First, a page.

Constant water table sub-irrigation of pots allows derivation of root weights (without physical recovery) and repeated measures of in situ growth and water use efficiencies

Hunter, M , Leong, G , Mitchell, J , Dieters, M and Fujinuma, R (2017) Constant water table sub-irrigation of pots allows derivation of root weights (without physical recovery) and repeated measures of in situ growth and water use efficiencies. Plant and Soil: international journal on plant-soil relationships, . doi:10.1007/s11104-017-3536-y


Author Hunter, M
Leong, G
Mitchell, J
Dieters, M
Fujinuma, R
Title Constant water table sub-irrigation of pots allows derivation of root weights (without physical recovery) and repeated measures of in situ growth and water use efficiencies
Journal name Plant and Soil: international journal on plant-soil relationships   Check publisher's open access policy
ISSN 1573-5036
0032-079X
Publication date 2017-12-29
Year available 2017
Sub-type Article (original research)
DOI 10.1007/s11104-017-3536-y
Open Access Status Not yet assessed
Total pages 19
Place of publication Dordrecht, Netherlands
Publisher Springer
Language eng
Subject 1111 Soil Science
1110 Plant Science
Abstract Aims: We examined novel ways of non-destructively measuring root weight, plant growth and water use efficiencies to improve the detection of treatment effects in plant phenotyping in pot culture. Method: Two genotypes each of maize, sunflower and soybean were grown in 4 L ANOVApot®s in the Twinpot Water Management System (TWMS) of a constant water table. Measurement of pot weights and pot water losses (weekly and by drip rate) over time allowed the derivation of plant biomass gain and Water Use Efficiences (WUE). The destructive harvest at 31 days provided weights of plant parts and derived estimates of fresh root weight without physical recovery. Results: Derived estimates of whole plant biomass were highly correlated with harvested whole plant dry weights (r = 0.97) and fresh shoot weights (r = 0.99), while estimates of non-recovered fresh root weights were highly correlated with harvested shoot fresh weights (r = 0.86) and recovered root fresh weights (r = 0.85). WUEs based on actual water loss and drop counts varied significantly across species and between maize cultivars. Conclusions: Constant water table plant culture in pots allows measures of roots without physical recovery, in situ crop growth and WUEs based on water losses and drip rates.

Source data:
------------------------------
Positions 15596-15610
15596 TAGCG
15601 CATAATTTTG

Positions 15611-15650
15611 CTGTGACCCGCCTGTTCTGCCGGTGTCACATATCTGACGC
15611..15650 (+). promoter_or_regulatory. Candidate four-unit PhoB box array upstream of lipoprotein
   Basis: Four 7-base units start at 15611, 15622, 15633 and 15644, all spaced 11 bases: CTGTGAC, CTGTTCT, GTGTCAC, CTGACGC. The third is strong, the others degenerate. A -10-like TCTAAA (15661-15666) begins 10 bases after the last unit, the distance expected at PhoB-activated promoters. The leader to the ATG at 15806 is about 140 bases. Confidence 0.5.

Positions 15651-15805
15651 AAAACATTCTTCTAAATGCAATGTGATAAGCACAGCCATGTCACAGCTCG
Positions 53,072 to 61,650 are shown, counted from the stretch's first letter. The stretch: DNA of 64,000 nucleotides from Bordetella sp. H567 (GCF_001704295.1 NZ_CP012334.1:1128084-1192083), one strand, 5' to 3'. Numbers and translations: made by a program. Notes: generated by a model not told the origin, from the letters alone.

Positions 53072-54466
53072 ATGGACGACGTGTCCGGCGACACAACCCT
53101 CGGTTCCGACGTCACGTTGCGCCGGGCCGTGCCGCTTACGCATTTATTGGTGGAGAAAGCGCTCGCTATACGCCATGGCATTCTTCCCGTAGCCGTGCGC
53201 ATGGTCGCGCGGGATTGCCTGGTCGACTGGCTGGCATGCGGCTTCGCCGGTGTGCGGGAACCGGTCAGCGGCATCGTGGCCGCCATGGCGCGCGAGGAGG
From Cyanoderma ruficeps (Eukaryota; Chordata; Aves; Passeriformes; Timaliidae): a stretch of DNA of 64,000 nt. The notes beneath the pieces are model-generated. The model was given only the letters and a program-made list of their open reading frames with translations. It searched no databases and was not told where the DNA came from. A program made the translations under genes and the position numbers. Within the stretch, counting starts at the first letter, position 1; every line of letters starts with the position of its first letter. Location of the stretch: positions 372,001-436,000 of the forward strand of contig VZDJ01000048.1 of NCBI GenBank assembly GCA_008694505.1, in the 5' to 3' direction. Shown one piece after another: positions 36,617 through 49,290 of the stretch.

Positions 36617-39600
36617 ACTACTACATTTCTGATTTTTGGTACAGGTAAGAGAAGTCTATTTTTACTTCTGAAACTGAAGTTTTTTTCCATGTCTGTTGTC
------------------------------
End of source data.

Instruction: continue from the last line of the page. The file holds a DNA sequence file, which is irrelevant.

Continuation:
Keyword Fresh root biomass
shoot:root ratio
water use efficiency
constant water table
automation
phenotyping
drip rates
container
Q-Index Code C1
Q-Index Status Provisional Code
Institutional Status UQ

Document type: Journal Article
Sub-type: Article (original research)
Collections: HERDC Pre-Audit
School of Agriculture and Food Sciences
 
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Created: Tue, 02 Jan 2018, 14:14:55 EST by Ryosuke Fujinuma on behalf of School of Agriculture and Food Sciences